When I first came to Japan, I accidentally applied for a job that, unknown to me, required a ‘native level of Japanese’. At that time, I was still struggling to make basic sentences, so I was ridiculously underqualified for the job. However, I didn’t want to get on the bad side of the company, as they often had work for proofreaders and writers.
I had to figure out a way to back out of the interview but also keeping a good relationship with this company.
I asked some Japanese people who work in accounting and marketing for their advice. After all, these were people who were used to getting the right balance with their customers. Of course, the various people I talked to had different answers, as is expected for a dynamic language like Japanese, but eventually, I managed to work out the common ideas that everyone could agree on.
Japanese people often like to start their apology emails with an ‘I’m terribly sorry, but…’ phrase. In Japanese this is often expressed as 残念ながら. You will see this phrase used in a lot of polite apologies such as 残念ながら出来ません (I’m sorry, but I am unable to do that) and 残念ながらそのようです (I’m sorry, but that’s the way it is).
In this case, because I was refusing their offer I also have to use a polite form of the verb 断る (To refuse). Most verbs can be made into their polite forms by adding an お before their -ます form. In this case, 断る becomes お断り.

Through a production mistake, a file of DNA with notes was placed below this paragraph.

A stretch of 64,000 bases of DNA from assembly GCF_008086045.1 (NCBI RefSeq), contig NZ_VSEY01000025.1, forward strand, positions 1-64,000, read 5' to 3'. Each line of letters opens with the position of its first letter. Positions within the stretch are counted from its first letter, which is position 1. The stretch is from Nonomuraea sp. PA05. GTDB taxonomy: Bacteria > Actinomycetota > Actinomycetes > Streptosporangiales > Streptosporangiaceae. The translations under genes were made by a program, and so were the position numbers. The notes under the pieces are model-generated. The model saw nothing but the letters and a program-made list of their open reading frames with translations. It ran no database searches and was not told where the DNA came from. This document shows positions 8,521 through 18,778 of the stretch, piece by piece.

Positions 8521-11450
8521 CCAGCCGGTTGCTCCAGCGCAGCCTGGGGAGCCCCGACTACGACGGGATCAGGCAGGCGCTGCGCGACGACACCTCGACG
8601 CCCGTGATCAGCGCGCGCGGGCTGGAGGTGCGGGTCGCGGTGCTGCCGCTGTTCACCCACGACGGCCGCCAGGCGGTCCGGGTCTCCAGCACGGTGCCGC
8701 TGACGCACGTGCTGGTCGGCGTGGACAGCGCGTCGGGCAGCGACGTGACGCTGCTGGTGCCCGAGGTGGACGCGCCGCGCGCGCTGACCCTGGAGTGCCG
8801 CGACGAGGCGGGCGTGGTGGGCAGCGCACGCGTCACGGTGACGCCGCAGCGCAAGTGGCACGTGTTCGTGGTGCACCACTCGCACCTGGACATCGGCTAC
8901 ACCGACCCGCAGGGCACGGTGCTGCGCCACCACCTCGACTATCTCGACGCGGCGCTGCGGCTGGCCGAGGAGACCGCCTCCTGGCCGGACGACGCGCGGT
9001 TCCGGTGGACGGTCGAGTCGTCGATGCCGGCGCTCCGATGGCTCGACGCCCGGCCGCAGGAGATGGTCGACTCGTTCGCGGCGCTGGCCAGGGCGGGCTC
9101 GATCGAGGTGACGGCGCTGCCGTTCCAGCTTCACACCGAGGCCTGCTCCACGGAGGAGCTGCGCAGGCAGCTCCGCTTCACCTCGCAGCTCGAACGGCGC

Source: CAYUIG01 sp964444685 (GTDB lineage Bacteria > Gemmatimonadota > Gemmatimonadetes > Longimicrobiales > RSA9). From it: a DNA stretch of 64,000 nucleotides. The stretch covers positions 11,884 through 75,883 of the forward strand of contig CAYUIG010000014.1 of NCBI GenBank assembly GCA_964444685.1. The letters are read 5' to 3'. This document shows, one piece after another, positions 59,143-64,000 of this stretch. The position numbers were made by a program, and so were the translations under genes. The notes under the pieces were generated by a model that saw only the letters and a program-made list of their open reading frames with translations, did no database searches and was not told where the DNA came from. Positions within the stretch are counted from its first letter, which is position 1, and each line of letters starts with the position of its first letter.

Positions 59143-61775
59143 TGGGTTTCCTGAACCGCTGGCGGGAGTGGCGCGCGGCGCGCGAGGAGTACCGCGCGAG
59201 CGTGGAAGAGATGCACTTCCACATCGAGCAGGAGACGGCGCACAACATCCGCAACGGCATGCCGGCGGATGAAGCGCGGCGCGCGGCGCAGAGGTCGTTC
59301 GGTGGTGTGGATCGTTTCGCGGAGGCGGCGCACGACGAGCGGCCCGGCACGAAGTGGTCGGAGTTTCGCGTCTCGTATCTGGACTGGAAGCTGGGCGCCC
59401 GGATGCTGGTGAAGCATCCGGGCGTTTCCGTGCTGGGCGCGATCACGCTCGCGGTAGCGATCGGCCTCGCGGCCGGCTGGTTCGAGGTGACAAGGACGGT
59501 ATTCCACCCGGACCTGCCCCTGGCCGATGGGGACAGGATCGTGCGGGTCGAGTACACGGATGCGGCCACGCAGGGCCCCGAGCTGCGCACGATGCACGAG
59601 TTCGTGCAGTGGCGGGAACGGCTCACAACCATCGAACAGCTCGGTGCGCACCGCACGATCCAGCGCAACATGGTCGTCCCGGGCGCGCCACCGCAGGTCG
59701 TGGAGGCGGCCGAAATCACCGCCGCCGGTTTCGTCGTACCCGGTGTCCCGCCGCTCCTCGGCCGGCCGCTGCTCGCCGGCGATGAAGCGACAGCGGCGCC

However, お断り isn’t polite enough by itself. Instead, it is better to add a させていただく ending to it. させていただく (please allow me to~) is a really polite ending used in very formal occasions which most people encounter during self-introductions (自己紹介させていただきます- please allow me to make my self-introduction).
Therefore to make the verb 断る appropriately polite, it becomes お断りさせていただきたいと思います (I would very much like to refuse it).
Therefore an appropriate sentence would be: 残念ながらお断りさせていただきたいと思います (I’m sorry, but I would very much like to refuse it).
Another similar form that Japanese people are fond of is the ~かねます form. ~かねます can be tricky as it means ‘be unable to do’. As some people prefer to phrase their refusals positively this can be combined with the previous grammar point and the word 引き受ける (To accept) to make お引き受けいたしかねます (Unable to accept).
An example sentence for this situation would therefore be: 誠に申し訳ないのですが (I am incredibly sorry)、お引き受けいたしかねます (But I am unable to accept).
One extra thing that surprised me was that most of the people I talked to recommended that I add in a sentence wishing the company well. As social connections are valued in Japanese business, many of the people I spoke to thought that this added a nice sound to the refusal.
However, another problem reared its head at this point: how to refer to the recipient’s company.
Japanese people are generally fans of dropping the subject from polite conversation. Many Japanese will tell you that writing completely devoid of pronouns is the best way to write. Therefore instead of an awkward sentence like あなたの会社, most Japanese people prefer to refer to the other person’s company in polite language as 御社.
The recommended sentence was 御社のますますのご発展 (That your company continues to expand) をお祈り申し上げます (Would be my wish). Note the very polite verb 申し上げます (Say something to someone) is used to make the sentence extra polite.
So let’s have a look at all those polite forms again: